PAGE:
Senior Member ClarkinHawaii's Avatar
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    Quote Originally Posted by operator View Post
    1mm too long?

    Is that 1mm rounded up from an odd length? If so then it'll work just fine, on double walled rims. If it's 2mm+ then it is much too long. Clark, you'd really benefit from a good local shop, and stop trying to be a cheapskate on ****. Seriously.
    Is not being cheapskate--Is called "hobby"--no cheapskate would build wheel from scratch (at retail component prices) when ready-made wheels cost less than components. Is labor of love!

  10. #10
    Senior Member ClarkinHawaii's Avatar
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    Quote Originally Posted by desconhecido View Post
    Spokecalc will give you the computed value based on the numbers you insert -- it's not aiming for anything. The "effective rim diameter" that you insert into the program is the diameter of the circle of the ends of the fully tensioned spokes. I've compared Spokecalc calculations to the values computed by the DT spoke length calculator and to values calculated discretely from the equations in Brandt's book. They are the same in all three cases. According to Brandt, spokes can stretch about 1mm when tensioned and the rim diameter can shrink by as much as 2 mm (1 mm in radius). So, a gross estimate is that the length of the spoke needs to be about 1mm to 2mm shorter than the length calculated if you determine ERD by measuring a real untensioned rim. The DT spoke length calculator, as I recall, suggests a spoke length which seems to be the calculated value rounded down to the next integer.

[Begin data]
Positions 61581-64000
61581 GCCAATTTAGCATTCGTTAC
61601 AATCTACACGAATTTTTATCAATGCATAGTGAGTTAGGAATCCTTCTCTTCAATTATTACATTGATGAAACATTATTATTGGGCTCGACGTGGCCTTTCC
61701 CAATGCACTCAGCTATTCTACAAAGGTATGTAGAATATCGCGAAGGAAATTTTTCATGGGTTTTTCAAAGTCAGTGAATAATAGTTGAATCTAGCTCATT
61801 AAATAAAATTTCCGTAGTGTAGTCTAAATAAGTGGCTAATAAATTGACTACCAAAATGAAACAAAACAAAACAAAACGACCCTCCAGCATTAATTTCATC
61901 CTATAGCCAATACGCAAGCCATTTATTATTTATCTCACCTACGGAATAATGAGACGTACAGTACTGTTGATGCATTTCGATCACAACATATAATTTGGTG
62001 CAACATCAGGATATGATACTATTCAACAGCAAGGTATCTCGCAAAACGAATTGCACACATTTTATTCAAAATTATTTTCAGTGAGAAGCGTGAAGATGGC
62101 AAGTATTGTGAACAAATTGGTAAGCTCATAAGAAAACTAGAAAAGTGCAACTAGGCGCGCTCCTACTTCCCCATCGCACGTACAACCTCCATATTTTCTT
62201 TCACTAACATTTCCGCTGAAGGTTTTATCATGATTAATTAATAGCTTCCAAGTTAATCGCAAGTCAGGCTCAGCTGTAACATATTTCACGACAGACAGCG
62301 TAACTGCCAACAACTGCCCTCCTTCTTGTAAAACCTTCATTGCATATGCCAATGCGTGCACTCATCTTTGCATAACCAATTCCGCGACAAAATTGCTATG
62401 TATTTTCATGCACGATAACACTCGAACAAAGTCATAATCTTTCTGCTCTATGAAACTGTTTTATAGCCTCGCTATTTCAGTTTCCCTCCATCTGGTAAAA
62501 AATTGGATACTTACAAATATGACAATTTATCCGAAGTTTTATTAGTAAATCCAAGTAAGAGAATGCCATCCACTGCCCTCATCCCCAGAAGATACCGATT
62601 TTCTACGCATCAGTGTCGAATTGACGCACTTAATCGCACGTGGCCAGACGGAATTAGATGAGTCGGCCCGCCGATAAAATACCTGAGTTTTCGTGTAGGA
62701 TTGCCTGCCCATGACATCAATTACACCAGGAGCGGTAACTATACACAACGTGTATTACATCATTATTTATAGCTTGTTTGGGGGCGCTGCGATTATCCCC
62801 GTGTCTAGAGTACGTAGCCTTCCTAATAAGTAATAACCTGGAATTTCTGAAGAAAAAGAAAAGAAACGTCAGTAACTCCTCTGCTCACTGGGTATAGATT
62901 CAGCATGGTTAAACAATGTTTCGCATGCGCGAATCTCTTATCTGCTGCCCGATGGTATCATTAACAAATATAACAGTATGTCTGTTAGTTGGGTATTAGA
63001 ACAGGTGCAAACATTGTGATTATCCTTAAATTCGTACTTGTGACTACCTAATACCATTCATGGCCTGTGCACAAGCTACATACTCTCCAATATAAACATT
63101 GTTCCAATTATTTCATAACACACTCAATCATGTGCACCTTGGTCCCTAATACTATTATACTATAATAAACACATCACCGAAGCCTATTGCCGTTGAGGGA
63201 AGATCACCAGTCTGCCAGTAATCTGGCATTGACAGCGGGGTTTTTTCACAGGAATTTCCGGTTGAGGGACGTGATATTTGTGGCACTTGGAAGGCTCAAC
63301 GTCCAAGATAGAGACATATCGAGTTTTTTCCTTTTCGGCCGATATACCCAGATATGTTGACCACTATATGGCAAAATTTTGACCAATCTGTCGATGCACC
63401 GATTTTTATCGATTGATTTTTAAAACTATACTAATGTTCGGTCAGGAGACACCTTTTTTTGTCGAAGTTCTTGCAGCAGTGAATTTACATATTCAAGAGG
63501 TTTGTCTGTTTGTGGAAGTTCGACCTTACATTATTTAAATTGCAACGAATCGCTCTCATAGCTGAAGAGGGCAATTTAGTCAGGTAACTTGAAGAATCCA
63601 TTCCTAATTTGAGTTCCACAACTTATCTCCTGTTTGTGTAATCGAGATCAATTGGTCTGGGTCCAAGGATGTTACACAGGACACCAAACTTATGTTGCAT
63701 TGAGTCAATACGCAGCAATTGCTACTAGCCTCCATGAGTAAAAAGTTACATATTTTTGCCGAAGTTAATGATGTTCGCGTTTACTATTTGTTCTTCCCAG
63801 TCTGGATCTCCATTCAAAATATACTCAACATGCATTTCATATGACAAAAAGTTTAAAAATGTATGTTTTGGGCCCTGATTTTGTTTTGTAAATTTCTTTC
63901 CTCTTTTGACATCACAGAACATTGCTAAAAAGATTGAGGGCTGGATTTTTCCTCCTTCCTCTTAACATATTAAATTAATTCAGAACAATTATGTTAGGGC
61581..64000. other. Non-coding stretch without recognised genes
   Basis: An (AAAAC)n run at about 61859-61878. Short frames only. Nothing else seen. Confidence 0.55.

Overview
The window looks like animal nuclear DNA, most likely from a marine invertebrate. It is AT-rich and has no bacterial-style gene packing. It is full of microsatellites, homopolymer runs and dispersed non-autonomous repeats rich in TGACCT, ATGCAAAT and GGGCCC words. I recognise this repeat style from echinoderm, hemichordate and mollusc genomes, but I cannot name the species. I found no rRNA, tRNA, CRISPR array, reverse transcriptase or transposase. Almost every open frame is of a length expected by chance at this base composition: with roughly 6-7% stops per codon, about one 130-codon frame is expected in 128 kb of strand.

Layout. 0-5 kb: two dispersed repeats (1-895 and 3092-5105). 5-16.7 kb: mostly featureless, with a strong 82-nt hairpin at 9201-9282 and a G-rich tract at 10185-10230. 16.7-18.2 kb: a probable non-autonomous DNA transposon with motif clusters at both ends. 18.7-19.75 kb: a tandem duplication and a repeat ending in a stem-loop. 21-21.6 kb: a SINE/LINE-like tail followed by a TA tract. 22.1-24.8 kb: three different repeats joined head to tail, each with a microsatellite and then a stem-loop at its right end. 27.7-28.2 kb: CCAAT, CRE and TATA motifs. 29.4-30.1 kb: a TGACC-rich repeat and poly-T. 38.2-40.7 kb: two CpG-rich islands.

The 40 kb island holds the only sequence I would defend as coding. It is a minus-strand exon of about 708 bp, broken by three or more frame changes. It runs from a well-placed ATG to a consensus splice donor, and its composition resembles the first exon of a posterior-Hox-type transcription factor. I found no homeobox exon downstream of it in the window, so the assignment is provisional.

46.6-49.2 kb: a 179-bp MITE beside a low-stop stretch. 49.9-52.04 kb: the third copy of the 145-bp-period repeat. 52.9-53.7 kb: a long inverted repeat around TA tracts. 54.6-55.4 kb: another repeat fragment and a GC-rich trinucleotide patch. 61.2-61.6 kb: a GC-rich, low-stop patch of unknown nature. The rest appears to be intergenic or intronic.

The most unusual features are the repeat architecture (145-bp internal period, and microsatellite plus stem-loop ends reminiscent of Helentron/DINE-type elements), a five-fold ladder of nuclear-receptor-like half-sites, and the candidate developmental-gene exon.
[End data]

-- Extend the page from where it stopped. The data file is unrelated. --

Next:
You can see that an important question is where the ERD value that you are using comes from. If you are careful, you can measure the diameter of the rim pretty accurately with a couple of steel rulers. Or, you can position a couple spokes in opposite spoke holes, thread them up to nipples the way you want them to be when tensioned, and carefully mark the spoke overlap at the center. Then, disassemble the spokes, position the marks, and measure. Check several sets of spoke holes in case the untensioned rim is not perfectly round. I've checked a bunch of rims in the last several months and compared the values that I come up with to the values in the spokecalc database and they seem to be relatively close. Note that the values in the database for various rims have different sources and sometimes I have found different values in the database compared to internet sales site listings and even manufacturers sites, when available. Anyway, the best thing to do is to measure as accurately as you can the diameter of the spoke end circle that you want and then estimate the combined effect of spoke stretch and rim shrinkage and compare that to the spokecalc database or to values published elsewhere. They should be close to the same. If they're not, measure it again and then go with the value that you measure. And then, measure it again.